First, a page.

Athavan’s Adventures: How I got to Worlds

Once a head judge (and judging on-stream at the Oceania International Championships), this season Athavan Akilan switched gears, qualifying as a player for the 2019 Pokémon TCG World Championships — fulfilling a childhood dream to play at the Worlds Championships (and win a bet against a certain player to beat his CP for previous season). With Worlds just around the corner, we caught up with Athavan to retrace his steps before the big event at Washington DC. 

1. What are your major tournament placings for the season?

  • A. T32 Brisbane Regional Championships
  • B. T16 Jakarta Special Event
  • C. T4 Philippines Special Event
  • D. T16 Malaysia Regional Championships
  • E. T16 Sydney Regional Championships
  • F. T64 North America International Championships (NAIC)

2. How do you practice playing the Pokémon TCG?

I allocate time just for Pokémon to practice with friends. I usually test more on PTCGO (Pokémon TCG Online), which offers a bigger scope of decks to play against. In real life, I try to play against different decks — every player has a certain deck they are good with in the meta, so I will test with them a minimum 50 games just to learn how to play against that deck. 

3. The first major deck to earn you plenty of CP was the “Albatross”, Tapu Koko/Zebstrika. How was this deck concocted?

It started as a Rogue idea after the Brisbane Regional Championships. Initially, it was Tapu Koko/Seviper, which Clifton Goh was also in favour off. The deck unfortunately wasn’t playable when Pikachu & Zekrom-GX dominated the meta after its release. 

After back-to-back failure in scoring points at the Oceania International Championships and Perth Regional Championships, Clifton advised me to play a deck that better suits my style — Rogue decks. He also told me to come up with something unique. I’ve seen Tapu Koko/Electrocharger, but the deck is inconsistent. With that idea as the foundation, I tried to improve its consistency; Albatross was born. 

Ever since I hit the format with Albatross I haven’t failed earning points. Each tournament only made the deck better, as we made slight changes. The final version of deck was played at the European International Championships and the Malaysia Regional Championships to rousing success. It made Top 10 in Europe (played by one of my friend Kaiwen) and I made 9th in Malaysia.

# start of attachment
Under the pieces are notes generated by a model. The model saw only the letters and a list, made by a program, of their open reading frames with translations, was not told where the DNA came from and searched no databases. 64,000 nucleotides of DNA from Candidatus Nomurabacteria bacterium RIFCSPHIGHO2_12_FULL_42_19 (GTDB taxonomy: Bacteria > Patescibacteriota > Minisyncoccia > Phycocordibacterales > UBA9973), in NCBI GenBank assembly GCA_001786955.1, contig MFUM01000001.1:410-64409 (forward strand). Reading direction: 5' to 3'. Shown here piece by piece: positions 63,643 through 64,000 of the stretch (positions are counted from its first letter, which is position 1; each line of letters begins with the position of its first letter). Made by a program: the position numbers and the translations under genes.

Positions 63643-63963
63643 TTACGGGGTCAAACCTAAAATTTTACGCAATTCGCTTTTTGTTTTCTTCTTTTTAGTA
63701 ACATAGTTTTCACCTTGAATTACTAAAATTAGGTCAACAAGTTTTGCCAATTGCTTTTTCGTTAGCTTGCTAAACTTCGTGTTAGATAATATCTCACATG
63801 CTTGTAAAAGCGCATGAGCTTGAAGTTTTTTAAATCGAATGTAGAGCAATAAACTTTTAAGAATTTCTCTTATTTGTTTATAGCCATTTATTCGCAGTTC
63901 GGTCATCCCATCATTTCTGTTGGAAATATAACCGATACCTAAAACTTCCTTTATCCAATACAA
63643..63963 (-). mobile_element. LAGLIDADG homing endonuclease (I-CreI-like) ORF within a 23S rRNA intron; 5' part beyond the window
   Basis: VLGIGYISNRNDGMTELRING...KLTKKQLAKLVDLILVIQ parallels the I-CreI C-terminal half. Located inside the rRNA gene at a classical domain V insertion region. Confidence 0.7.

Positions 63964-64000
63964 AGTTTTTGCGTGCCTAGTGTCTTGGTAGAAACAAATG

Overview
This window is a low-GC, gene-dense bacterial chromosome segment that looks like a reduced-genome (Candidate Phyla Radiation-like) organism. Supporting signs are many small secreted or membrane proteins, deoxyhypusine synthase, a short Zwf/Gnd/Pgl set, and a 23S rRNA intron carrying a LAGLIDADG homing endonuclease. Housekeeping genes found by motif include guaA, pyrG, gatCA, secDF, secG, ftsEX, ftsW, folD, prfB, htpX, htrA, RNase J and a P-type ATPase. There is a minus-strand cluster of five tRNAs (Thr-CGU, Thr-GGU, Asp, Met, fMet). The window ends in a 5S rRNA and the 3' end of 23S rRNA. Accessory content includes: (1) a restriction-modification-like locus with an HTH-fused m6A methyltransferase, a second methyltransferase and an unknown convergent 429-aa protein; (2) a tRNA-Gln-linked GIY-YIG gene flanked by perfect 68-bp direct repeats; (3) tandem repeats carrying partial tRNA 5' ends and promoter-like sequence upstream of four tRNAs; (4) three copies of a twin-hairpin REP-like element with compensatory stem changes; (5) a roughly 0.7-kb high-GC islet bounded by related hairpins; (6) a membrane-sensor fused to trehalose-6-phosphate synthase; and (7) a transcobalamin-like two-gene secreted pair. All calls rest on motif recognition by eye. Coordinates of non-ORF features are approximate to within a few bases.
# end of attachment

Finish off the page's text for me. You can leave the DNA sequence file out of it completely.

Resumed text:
Rogue decks were always my thing. Taking the huge leap with rogue decks at major tournaments was always my style and I was happy Albatross brought me really far in my run to qualify for the World Championships. 

4. With the new format, you switched to Zoroark-GX/Persian-GX/Silvally-GX at NAIC, netting you a 41th place out of over 1200 players. How did this deck come about?

Unfortunately, the new meta was not kind to Albatross. Mew (Unbroken Bonds) invalidated spread damage, and Green’s Exploration made getting cards like Mixed Herb and Max Potion much easier. 

They say every failure is the stepping stone to success and that was true in my run. After trying Quagsire/Naganadel at the Sydney Regional Championship, I knew it had too many flaws. I was stumped with rogue deck ideas and none of the meta decks suited my style. I did try Alolan Muk/Garbodor with Celebi Prism Star at the Singapore Special Event — it was one of the best rogue decks I played in the new format, but I didn’t earn any CP.

At Ohio Origins Game Fair, I played Silvally-GX/Persian-GX. It was a similar list played by Rahul Reddy. At first, I wasn’t confident to play this deck. On the night before NAIC, Lim Jit Min gave me plenty of advice on how to approach the game and as well as stats of each deck for meta. He was the one who told me to play the Zoroark-GX/Silvally-GX/Persian-GX list I created with just one tweak, Max Potion. That gave me my winning game to Top 64 at NAIC.

5. Your advice for pokemon TCG Players?

Players often forget the game is just a game. It’s a fun game that’s supposed to be enjoyed. The reason why I play rogue decks is purely because of the amount of fun moments I gain from it — it’s priceless. Going all out competitive for the first time in my Pokémon journey made me realise that anybody with the right skill and mindset could be in Top 8 APAC, it all comes down how much of dedication you put into the game. Winning is Fun, but don’t let it get into your head and go beyond your ethics for more wins. Winning and losing is simply a part of the game.

Any new or current players who wish to elevate their game standard, I would advise them to join the Pokebar courses run by Clifton and Joey Ho. It really gives you an in-depth look at how to approach the game, including stats of each and every meta deck. 

There’s a few people I’d like to give a shoutout to:

  • Clifton, for being a mentor
  • Shane, my best bud who’s been always there for me even before competitive play.
  • Armani & Hariz, my two brothers-in-arms and play test partners
  • Colin, the “abang Cina” who’s my travel buddy for many events, a special thanks to you for accommodating me for NAIC and Worlds.
  • Jit Min, for helping me out to chose the perfect deck for NAIC

No dream is too big, No dreamer is too small. Any player can be a champion in the Pokémon TCG with the right dedication to the game!

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